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Getting Approval To Sell Your Home After Divorce

For a short sale to proceed, every selected stakeholder must approve it: all the mortgage holders as well as any other lien holders. Many loans have mortgage insurance (MI), which must also be taken into account. When the mortgage holder takes a loss on a loan, it will file a claim against this insurance policy, […]

Laurel Starks
Laurel Starks is a divorce real estate specialist. Trained in both mediation and collaborative divorce methods, she speaks frequently on real estate and divorce issues to legal and alternative disputes resolution groups.

For a short sale to proceed, every selected stakeholder must approve it: all the mortgage holders as well as any other lien holders.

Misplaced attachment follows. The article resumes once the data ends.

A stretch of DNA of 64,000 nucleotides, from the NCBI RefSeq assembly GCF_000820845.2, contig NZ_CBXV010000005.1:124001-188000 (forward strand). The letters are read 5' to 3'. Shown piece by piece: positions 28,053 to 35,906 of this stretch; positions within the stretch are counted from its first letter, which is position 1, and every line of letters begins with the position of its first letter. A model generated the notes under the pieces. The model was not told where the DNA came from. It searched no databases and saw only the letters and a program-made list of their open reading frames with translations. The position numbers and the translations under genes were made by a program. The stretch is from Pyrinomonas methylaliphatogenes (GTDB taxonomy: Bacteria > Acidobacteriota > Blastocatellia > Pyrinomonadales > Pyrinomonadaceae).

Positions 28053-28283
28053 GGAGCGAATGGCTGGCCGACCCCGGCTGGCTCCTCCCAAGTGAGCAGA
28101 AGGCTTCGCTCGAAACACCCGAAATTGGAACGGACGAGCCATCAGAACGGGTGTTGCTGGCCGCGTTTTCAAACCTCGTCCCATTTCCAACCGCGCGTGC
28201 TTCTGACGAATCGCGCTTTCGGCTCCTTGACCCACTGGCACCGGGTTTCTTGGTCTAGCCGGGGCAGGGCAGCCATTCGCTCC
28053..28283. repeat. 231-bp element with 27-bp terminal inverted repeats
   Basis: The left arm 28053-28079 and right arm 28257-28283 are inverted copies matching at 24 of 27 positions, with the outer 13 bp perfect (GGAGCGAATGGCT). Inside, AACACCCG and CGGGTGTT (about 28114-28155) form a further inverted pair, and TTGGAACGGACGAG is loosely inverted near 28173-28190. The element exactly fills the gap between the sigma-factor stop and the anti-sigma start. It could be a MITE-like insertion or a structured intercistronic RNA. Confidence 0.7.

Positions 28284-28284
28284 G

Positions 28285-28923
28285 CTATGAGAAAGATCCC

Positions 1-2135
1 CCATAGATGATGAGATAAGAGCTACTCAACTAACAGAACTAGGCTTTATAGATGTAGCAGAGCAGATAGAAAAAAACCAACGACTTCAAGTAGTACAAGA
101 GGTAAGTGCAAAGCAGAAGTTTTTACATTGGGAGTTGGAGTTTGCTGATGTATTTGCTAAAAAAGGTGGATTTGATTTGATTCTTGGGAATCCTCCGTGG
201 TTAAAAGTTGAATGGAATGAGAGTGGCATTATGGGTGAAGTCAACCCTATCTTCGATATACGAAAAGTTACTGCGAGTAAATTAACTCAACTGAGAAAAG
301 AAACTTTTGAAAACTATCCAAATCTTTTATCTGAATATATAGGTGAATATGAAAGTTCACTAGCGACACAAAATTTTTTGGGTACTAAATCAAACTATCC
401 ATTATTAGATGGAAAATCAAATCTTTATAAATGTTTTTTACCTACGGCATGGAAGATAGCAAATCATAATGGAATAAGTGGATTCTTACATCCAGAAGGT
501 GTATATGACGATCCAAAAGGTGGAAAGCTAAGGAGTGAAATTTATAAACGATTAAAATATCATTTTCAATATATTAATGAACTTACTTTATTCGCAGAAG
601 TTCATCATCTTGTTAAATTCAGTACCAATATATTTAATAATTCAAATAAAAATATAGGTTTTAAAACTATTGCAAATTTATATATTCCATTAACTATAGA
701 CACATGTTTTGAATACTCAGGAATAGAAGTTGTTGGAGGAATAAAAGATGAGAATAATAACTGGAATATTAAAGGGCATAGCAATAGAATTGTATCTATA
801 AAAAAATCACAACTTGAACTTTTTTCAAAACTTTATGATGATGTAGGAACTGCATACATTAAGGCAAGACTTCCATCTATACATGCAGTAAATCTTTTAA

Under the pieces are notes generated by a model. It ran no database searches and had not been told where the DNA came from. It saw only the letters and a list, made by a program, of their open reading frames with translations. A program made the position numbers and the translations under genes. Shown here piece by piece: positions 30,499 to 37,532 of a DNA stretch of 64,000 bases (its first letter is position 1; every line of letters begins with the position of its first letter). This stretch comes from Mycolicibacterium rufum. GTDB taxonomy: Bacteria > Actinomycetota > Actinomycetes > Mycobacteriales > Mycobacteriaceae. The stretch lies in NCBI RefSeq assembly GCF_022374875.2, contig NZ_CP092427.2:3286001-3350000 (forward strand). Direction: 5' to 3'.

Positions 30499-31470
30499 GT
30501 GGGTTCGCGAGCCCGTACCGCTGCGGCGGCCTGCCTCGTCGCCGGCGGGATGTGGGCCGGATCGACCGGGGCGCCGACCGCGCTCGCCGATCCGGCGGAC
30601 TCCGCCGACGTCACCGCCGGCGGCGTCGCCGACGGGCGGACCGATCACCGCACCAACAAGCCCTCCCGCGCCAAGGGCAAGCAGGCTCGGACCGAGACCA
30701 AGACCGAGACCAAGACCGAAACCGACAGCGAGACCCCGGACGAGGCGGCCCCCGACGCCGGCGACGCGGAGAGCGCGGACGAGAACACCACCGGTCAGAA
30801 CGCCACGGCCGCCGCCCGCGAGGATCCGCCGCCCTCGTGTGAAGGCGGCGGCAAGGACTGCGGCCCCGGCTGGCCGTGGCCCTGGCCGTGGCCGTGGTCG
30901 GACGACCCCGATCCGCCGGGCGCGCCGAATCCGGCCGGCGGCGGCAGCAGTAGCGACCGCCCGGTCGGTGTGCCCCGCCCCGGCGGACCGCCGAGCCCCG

Many loans have mortgage insurance (MI), which must also be taken into account. When the mortgage holder takes a loss on a loan, it will file a claim against this insurance policy, so the insurance company must agree with the terms of the sale. Sometimes, the terms of the MI policy itself makes it more advantageous for the mortgage holder to foreclose on the property rather than agree to a short sale. These are some of the variables your real estate agent must wrestle with to chart a successful course for you.

If all this sounds complicated, it gets even more so: many mortgage loans today are bundled into groups and sold as mortgage-backed securities (MBS), also known as collateralized debt obligations (CDOs). These securitized instruments are often covered by pool insurance—policies attached to the entire group rather than individual loans.

Where this type of policy exists, it must be included in the short sale negotiations just like normal mortgage insurance. But the presence of this insurance may not be immediately evident, even to the servicer of the loan. Determining that will require extensive investigation to avoid last-minute surprises.